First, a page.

• Do you feel fulfilled at work?

Turnover and Absentee Rates

What tells you more about employee satisfaction than the rate at which employees are quitting? What tells you more about satisfaction than employees deciding not to show up?

If the unhappiness leads to a reduction in production, it also leads to significant turnover. Therefore, if you start to notice significant turnover, there’s significant unhappiness bubbling beneath the surface (or simmering right on top).

When employees leave your workplace, hold an exit interview with them. This 1-on-1 interview should allow the employee to be upfront and honest with their opinions. Though we discussed the creation of an honest workplace in our above tip, it’s not foolproof. Employees will always hold their tongues to an extent in order to maintain their employment. If the employee has already decided to quit, they are more likely to overcome that tongue-biting barrier. These are the movements where you’ll receive the most honesty.

In the exit interview, the former employee should let you know why they were dissatisfied. While this may not give you the leverage to maintain the quitting worker, it can help you improve the workforce. It should give you a clear measure of the current state of employee satisfaction. If the quitting worker gives you reasons that are team-related, you know dissatisfaction may be high.

Absentee rates work the same way. If your employees are not showing up for the job, it may shine more poorly on your employee satisfaction overall than the professionalism of the worker. If a worker hates their job, they are more likely to call in sick. It’s a fairly simple cause and effect to grasp. If multiple employees are missing work, it’s a good measure that employee satisfaction is low.

One employee missing work may be an unprofessional act. Multiple may be an issue on the employer’s behalf.

Employee Satisfaction Index (ESI) and Employee Net Promoter Score (eNPS)

Remember earlier when we said it’s impossible to create a number or index to measure employee satisfaction? Well, other employment agencies don’t believe so.

While we still believe it’s both strange and impractical to score emotions, there are a few metrics to help understand the overall mood of a workplace.

The Employee Satisfaction Index (ESI) is the simpler of the two metrics. In this scoring scenario, a workplace survey is created, much like the example we already created. The survey is then given to the entirety of the specific department or staff. Unlike the detailed survey we created, the ESI is based on 3 questions. These fundamentals include:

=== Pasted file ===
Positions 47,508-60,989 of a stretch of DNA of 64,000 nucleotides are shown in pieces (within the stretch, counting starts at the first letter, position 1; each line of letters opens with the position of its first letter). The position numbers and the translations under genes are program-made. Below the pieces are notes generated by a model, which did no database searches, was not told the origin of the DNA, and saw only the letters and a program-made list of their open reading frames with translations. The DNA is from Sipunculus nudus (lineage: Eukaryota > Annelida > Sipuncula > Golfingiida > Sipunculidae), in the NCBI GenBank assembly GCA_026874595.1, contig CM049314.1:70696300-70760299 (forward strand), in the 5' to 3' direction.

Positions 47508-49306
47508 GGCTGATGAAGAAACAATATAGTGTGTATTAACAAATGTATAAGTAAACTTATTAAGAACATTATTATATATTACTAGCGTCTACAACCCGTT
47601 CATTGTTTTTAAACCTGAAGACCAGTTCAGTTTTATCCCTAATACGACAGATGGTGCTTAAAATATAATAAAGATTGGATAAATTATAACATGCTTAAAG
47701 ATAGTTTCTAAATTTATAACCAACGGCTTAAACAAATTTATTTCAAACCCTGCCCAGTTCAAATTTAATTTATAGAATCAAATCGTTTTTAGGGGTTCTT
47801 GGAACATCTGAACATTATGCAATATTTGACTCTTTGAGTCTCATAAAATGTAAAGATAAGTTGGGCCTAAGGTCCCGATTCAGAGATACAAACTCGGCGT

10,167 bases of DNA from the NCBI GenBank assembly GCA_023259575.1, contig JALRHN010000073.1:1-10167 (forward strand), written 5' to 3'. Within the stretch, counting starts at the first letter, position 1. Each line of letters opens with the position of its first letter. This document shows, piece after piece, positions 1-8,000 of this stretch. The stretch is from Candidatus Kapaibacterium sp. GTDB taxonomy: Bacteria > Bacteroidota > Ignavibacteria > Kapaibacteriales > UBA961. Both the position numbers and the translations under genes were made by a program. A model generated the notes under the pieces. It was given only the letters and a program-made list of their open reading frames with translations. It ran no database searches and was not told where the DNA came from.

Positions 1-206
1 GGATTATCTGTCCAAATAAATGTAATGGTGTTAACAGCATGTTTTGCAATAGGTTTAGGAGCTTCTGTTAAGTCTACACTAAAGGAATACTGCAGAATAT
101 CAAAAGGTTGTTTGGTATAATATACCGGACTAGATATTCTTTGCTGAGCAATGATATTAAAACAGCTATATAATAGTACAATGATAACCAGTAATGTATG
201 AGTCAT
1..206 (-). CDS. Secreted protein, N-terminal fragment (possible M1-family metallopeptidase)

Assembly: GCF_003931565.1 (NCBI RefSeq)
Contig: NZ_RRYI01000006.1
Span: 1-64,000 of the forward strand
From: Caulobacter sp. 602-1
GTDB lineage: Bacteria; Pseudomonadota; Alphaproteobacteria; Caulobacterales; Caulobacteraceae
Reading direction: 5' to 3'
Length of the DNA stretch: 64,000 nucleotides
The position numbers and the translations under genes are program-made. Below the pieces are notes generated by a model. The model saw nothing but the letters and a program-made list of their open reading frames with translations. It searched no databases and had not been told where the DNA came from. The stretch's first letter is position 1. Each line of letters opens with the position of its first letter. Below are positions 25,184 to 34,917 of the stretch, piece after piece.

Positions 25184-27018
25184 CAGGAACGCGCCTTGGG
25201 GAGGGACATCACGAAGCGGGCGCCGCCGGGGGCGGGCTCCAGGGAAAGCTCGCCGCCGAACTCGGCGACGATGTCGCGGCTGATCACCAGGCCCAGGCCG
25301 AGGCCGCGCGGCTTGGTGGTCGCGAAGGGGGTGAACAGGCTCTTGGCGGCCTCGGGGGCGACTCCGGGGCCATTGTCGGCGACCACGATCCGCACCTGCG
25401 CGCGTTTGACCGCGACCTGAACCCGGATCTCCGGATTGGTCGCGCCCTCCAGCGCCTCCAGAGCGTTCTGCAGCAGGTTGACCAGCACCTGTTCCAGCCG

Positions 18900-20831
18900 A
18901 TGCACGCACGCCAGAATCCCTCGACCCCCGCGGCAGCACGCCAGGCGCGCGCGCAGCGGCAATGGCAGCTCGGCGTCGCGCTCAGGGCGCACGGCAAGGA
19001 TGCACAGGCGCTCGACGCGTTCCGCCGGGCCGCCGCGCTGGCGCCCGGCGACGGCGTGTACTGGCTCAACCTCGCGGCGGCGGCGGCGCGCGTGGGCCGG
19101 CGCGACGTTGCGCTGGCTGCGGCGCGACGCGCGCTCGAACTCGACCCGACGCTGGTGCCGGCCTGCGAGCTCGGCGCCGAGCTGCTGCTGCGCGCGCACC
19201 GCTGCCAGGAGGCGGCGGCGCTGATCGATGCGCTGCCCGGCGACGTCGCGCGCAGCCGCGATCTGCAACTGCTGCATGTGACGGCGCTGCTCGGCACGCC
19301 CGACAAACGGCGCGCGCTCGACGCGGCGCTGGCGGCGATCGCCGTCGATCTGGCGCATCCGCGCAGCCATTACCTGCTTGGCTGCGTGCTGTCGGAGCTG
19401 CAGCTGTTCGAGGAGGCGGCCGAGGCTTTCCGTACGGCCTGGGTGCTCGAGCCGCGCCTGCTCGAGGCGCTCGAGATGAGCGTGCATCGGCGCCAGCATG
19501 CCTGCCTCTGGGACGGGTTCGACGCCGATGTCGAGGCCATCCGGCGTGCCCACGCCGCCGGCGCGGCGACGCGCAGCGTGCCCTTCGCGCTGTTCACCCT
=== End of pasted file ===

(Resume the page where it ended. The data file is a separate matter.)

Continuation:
1. How satisfied are employees with their current workplace?
  2. How well does an employee’s workplace meet their expectations?
  3. How close is their workplace to their ideal job? 

These questions are then answered on a scale of 1 to 10, allowing a company’s human resources department (or similar field) to create an average, mean, and measure of the current employee satisfaction. After, the company can take actions to improve satisfaction and check on results later with the administration of the same exact survey.

Basically, it’s the same concept as a survey with a more analytical approach. The administration of the exact survey allows for direct comparisons.

Employee Net Promoter Score (eNPS)

If you are looking for a significantly more complicated metric in which to measure employee satisfaction, look no further than the eNPS.

The score works with the administration of a 2-question survey. The anonymous survey asks employees to rate, on a scale from 0 to 10, how likely it is they would recommend the organization as a place to work. The second is an open-ended question asking why they chose the rating they did.

Then, depending on the score given for the first question, those surveyed will be put into 3 categories.

  • Promoters (9-10): employees who are highly satisfied and likely to recommend your organization as a place to work.
  • Passives (7-8): employees who are satisfied enough to be content but may not be entirely engaged.
  • Detractors (0-6): those who are unlikely to recommend their organization, which may indicate some level of employee dissatisfaction.

The percentage of detractors is then subtracted from the percentage of promoters, and the final number represents the organization’s Employer Net Promoter Score. eNPS scores can range from +100 (all responses are promoters) to -100 (all responses are detractors).

This work gives a clear and honest look at the overall company satisfaction.

The Downfall